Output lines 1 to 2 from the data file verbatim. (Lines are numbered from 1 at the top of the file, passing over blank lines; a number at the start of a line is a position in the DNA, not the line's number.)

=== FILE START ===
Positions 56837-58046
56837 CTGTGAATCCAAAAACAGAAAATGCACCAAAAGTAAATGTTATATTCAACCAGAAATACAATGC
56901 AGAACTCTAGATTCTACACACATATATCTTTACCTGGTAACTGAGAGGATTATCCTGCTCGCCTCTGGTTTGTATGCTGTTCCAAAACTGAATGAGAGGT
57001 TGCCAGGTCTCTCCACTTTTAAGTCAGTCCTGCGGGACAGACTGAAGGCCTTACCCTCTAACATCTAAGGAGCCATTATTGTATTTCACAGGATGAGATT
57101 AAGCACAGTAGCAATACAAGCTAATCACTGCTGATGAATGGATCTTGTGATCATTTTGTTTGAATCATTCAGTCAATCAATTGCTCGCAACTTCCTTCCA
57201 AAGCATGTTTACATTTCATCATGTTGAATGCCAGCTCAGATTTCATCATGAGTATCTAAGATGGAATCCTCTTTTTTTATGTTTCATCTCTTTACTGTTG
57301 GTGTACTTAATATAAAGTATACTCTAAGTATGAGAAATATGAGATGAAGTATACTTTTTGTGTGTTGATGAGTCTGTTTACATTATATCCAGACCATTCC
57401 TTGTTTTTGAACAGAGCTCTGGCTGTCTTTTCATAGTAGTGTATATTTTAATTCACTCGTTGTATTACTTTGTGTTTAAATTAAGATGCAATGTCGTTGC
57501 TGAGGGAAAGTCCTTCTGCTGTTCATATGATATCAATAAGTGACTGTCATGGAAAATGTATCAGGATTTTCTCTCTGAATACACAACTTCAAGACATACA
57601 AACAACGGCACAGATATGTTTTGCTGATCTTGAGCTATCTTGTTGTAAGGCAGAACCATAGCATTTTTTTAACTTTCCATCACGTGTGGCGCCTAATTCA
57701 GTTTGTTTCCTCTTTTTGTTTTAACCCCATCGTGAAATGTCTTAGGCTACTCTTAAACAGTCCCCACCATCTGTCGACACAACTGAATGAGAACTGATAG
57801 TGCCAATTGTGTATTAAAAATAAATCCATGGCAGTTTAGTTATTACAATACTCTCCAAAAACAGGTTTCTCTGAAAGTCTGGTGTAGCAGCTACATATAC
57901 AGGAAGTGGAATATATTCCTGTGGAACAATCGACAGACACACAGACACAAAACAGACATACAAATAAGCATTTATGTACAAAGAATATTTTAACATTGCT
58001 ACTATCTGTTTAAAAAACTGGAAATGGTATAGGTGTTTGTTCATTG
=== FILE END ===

Positions 56837-58046
56837 CTGTGAATCCAAAAACAGAAAATGCACCAAAAGTAAATGTTATATTCAACCAGAAATACAATGC